When classical guitarist Sharon Isbin played a prestigious concert at the White House for the Obama family, she was able to honestly say afterward, “I wasn’t nervous.”
That confidence is a testament to her steadfast skills with the nylon strings and her poised on-stage coolness. At the November 2009 show, Isbin performed just feet away from the First Family and did what she does at every show: sat, guitar in lap, masterfully nailing each note.
Perhaps the Grammy winner’s interest in transcendental meditation helps to ensure no sour notes will be plucked, but after watching her fingers fluently glide across the fret board, one quickly realizes why she’s often called “the Monet of Classical Guitar.”
"In her hands, the guitar takes on the precision of a diamond, each note a clear, shining facet that catches, prismlike, a glimpse of the spectrum," noted The New York Timesī Anne Midgette.
Isbin plays Sunday at the Pasant Theatre at the Wharton Center.
While the 55-year-old Minnesota-native is regarded as one of the best classical players, after 46 years of playing, she prefers to mix it up. Isbin’s catalogue includes over 25 recordings, extending from Baroque and Spanish/Latin to 20th century to crossover and jazz-fusion. Isbin said she embraces her versatility.
“I’ve never seen that as a problem,” Isbin said, in a phone interview. “It’s really an asset in that I’ve drawn so many different kinds of music. For me it’s all under one umbrella, which is ‘good music.’ That way, I don’t see boundaries and I’m not limited by them.”
Having no borders means Isbin can collaborate with an assortment of players from all genres, including numerous collaborations with virtuoso rock ‘n’ roll guitar slinger Steve Vai, who is featured on Isbin’s new album “Guitar Passions.” So what sets Isbin’s style apart from Vai’s?
“He’s playing steel strings with a pick and I’m playing nylon strings with my fingernails — that’s the first major difference. Also, he’s improvising,” Isbin explained. “We bring our worlds together in a way that has to do with the kind of music we choose to play. He and I have been collaborating for almost 10 years now.”
Thatīs not out of the ordinary for Isbin.
“I was doing unusual collaborations long before that was even considered to be popular, dating back to the 1980s,” she said. “I really learned how wonderful it is to be able to mix steel string with nylon and to mix improvisation with a classical style.”
While “Guitar Passions” features guest spots from the likes of Nancy Wilson of Heart, obviously Isbin also frequently connects with artists within the modern classical scene.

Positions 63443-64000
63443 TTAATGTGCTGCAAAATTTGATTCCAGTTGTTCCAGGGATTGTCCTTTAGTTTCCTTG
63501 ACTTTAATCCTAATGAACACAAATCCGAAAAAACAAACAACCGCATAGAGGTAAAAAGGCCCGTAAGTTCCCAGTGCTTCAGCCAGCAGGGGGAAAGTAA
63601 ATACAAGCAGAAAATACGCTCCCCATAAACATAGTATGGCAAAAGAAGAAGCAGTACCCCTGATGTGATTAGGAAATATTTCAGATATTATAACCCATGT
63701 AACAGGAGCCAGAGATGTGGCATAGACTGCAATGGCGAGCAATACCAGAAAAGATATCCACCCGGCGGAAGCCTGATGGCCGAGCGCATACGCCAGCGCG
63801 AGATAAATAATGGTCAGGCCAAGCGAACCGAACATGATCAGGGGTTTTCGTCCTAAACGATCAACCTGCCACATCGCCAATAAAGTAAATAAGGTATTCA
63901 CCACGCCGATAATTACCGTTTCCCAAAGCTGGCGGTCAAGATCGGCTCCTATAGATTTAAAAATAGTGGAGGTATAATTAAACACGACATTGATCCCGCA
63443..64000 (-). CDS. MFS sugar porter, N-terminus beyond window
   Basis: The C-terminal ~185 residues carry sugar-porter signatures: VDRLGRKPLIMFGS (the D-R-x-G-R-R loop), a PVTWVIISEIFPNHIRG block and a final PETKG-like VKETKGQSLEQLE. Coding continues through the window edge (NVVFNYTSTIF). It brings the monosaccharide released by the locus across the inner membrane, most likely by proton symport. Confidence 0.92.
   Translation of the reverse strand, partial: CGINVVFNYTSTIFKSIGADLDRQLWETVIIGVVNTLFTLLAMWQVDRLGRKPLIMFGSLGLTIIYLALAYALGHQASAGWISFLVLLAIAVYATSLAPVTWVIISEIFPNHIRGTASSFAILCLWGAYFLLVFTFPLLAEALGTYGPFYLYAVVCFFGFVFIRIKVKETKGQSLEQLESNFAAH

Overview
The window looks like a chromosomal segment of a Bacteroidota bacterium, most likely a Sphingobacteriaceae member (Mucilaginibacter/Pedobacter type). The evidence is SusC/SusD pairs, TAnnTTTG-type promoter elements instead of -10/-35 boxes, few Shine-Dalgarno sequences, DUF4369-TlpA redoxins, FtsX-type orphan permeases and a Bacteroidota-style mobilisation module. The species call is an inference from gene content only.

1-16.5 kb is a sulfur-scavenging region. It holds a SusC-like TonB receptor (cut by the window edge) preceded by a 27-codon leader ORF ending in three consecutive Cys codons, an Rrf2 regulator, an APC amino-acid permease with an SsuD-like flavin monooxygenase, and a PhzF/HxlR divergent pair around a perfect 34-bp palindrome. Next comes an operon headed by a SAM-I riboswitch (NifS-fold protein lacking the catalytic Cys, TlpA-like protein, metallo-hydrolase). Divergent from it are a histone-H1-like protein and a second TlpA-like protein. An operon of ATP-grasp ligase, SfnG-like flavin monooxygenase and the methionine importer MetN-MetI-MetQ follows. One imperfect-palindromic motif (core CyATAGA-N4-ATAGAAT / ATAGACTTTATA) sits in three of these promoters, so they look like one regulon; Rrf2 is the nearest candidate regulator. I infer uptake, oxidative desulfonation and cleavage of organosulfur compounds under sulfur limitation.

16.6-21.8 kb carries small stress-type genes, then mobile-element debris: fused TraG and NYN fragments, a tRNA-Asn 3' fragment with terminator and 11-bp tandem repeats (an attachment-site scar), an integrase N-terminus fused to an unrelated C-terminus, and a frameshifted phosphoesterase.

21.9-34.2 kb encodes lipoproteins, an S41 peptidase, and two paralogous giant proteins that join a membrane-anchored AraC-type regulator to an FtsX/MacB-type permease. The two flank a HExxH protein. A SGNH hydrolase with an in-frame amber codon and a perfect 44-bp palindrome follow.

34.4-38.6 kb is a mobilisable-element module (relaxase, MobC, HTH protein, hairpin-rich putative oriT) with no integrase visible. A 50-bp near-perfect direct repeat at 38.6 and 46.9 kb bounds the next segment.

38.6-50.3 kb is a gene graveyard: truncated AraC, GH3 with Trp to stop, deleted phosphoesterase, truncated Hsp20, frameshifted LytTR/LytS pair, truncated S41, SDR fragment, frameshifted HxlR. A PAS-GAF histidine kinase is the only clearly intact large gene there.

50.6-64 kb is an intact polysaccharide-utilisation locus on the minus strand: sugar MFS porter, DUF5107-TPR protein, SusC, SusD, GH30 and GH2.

“I have worked with many contemporary composers to have works written for me,” she said. “One is called the ‘Joan Baez Suite,’ inspired by songs that she made famous in the early part of her career. In fact there’ll be two of those on the concert I play in East Lansing.”
Isbin’s 2009 album, “Journey to the New World,” breathed new life into centuries-old folk music. The disc, which features violinst Mark O’Connor and vocals by Joan Baez, also snagged a 2010 Grammy for best instrumental soloist performance (without orchestra).
“That was an exploration of folk music, starting in the 16th century in the British Isles and then crossing the ocean with the immigrants and their music and their dreams to the New World,” Isbin said of the “Journey” album. “After the success of that album, Sony asked if I would consider doing something that would be a tribute to the guitar and would honor people from the past as well as the present. That was how ‘Guitar Passions’ was born.”
Isbin said she plans to play some selections off the new record at the Wharton Center, giving East Lansing a first-hand view of her ability to seamlessly blend genres.
“The CD has a very Latin American/Spanish flare to it,” she said. “Most of the music comes from those roots. We wanted to create something that would be really unique and it would combine the classical world and bring into that world people from the rock, pop, and jazz genres.”
Her journey into music started when Isbin was 9. Her discipline at an early age enabled her to gain notice while still in her teens; she never looked back.
“When I was 14, I won a competition and the award was to perform with the Minnesota Orchestra,” she recalled.
“I walked out on the stage in front of 5,000 people, and I decided this was more exciting than what I had been spending my time doing, which was building and launching model rockets and sending little worms and grasshoppers up into space. So I switched gears and started to practice five hours a day on guitar, and things sort of went from there.”
7 p.m. Sunday, March 18
Pasant Theatre at Wharton Center
$35; $15 students (two per MSU ID and one per non-MSU college ID